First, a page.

and where a unique focus object is employed..."

ISSUE: what to do about keyboard accessibility on mobile devices?


4. Requirements on the use of the viewport Section

Feedback was provided at:
for the text at:

Discussion thread between Sean and I starts at

The following needs to be discussed in the larger group:

(1) Philip's feedback on dimensions:

(VP-1) If alternative content has a different height or width to the
media content, then the user agent will reflow the viewport. (UAAG 2.0

Philip: Text tracks don't have dimensions, they depend on the video
track. If there are text formats where this is not true, those formats
will not be used on the web. Remove this requirement.

Silvia: UAAG 2.0 states the following:
"3.1.4 Rendering Alternative (Enhanced): Provide the user with the
global option to configure a cascade of types of alternatives to
render by default, in case a preferred type is unavailable. If the
alternative content has a different height or width, then the user
agent will reflow the viewport. (Level AA)"

Text tracks may have dimensions, but they should be provided relative
to the video viewport rather than as absolute sizes IMO. Alternative
content could also be other videos, so this makes reflowing the
viewport still a requirement. It is, however, a question whether
reflowing the viewport is acceptable, in particular if the
dimensions of the media were fixed by the author. May need to discuss
this in the media a11y group.

Sean: I disagree. An audio only player with captions/lyrics etc is an
important use case; I can definitely see the need for the 'overlay' to
exceed the media display size.

Silvia: I did forget about the audio use case. For video, I started
from the TV background, which is the full-screen condition, where
everything is rendered in relation to the video dimensions.

I actually think we may need to distinguish two cases: one where the
author has created the overlay in relation to the video viewport and
wants it scaled with the viewport, and one where the author has
created the overlay with stand-alone dimensions and doesn't want any
media-related scaling - maybe only media-related positioning. If the
position is as an overlay and the overlay is larger, that would result
in a need to reflow the layout (not so much the video viewport, but
the web page IMHO).

Technically, this may create a need to provide an author hint to the
Web page when embedding alternate content so as to tell the Web page
how to render the content: scale with the media resource, or scale
independently. And when scale independently, then a position hint
needs to be provided.

ISSUE: See also captioning feedback above - how to deal with the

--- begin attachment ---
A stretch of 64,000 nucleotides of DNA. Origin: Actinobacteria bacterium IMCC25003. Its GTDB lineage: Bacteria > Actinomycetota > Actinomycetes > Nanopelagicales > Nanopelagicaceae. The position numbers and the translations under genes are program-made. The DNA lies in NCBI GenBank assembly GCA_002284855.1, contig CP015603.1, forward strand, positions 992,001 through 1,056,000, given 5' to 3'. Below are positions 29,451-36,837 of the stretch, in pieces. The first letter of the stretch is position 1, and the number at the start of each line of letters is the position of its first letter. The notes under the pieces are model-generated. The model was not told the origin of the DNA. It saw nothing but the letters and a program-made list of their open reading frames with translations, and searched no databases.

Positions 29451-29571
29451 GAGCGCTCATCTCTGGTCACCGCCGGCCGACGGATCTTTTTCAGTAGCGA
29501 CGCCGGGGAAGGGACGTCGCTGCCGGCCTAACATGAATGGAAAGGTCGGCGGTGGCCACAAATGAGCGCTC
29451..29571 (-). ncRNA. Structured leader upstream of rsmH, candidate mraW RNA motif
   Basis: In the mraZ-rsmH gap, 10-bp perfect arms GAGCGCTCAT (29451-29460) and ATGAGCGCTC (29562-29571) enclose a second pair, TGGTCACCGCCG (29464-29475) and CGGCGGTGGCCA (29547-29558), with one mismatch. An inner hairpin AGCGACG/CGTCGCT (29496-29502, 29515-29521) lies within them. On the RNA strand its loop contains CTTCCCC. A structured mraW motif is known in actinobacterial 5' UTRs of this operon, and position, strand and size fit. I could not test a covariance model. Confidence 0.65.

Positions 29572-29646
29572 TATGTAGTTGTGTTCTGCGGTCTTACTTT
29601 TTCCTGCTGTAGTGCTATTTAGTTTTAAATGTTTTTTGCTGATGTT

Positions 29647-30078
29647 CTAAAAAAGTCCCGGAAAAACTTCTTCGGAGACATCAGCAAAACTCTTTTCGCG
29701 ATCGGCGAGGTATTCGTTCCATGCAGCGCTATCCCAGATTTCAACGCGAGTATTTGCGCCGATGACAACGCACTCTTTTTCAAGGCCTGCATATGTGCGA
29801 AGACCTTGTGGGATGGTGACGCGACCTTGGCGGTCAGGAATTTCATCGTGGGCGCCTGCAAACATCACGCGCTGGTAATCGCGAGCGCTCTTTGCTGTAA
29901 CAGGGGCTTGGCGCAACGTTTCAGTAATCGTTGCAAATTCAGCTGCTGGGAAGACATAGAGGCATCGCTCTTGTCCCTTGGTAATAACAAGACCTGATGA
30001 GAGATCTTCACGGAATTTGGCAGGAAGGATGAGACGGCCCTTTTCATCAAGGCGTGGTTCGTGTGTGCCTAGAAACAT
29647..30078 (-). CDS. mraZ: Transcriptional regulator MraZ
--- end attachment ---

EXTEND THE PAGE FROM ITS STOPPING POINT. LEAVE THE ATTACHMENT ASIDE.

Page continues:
mapping of caption dimensions to Web page layout?

(2) Philip & Eric's feedback on video resizing:

(VP-3) Provide the user with the ability to adjust the size of the
time-based media up to the full height or width of the containing
viewport, with the ability to preserve aspect ratio and to adjust the
size of the playback viewport to avoid cropping, within the scaling
limitations imposed by the media itself. (UAAG 2.0 4.9.9)

Philip: Can this be made more specific? Is it about being able to
scale overlay sign language video tracks, or also about some other
kind of track?

Eric: Need details about how this is supposed to work, eg. does the
video pop up over the page content or does the rest of the page
reflow? Is page zoom enough? "with the ability to preserve aspect
ratio" - when would the user ever not want to preserve aspect ratio?

Silvia: The intent of this criterium as per UAAG 2.0 is "User needs
video larger but still needs access to other application (take notes
during playback), fullscreen does not allow that. Content should
reflow as user adjusts playback viewport." It seems it is about
scaling the video by the user beyond its current size, but not to
fullscreen. This may also relate to sign language, but it seems not
the primary concern of UAAG. We should make it more specific and talk
about the intent of the criterium, e.g. the need for a resizing
functionality on the video viewport.

Sean: I can see the need here, but there isn't any requirement to
scale other parts of the flowed document (e.g images) independently,
so this seems a bit out on a limb. Theoretically one could use
viewport scrolling and scaling of the entire page to achieve this I

ISSUE: How to deal with the UAAG requirement on user adjustable video size?

(3) Philip's feedback on contrast & brightness control

(VP-4) Provide the user with the ability to control the contrast and
brightness of the content within the playback viewport. (UAAG 2.0

Philip: Is not currently possible since the <video> can be drawn on a
<canvas>, where the colors cannot be altered because of user
preference. No UA has such an option for images, why is it a
requirement for video? Suggest to remove this requirement.

Silvia: should discuss this with the larger media a11y group. I also
wonder if the need to change contrast and brightness is attached at
too low a level with the video and should just be done for the whole
screen, which is already possible through other means.

Sean: Brightness and contrast of video are likely to have different
characteristics than other content, often for example webcams offer
control over this; so I can see the need, agree this should be open
for larger discussion.

ISSUE: How important is it to separately control contrast and
brightness on video?


Received on Sunday, 4 July 2010 13:09:24 GMT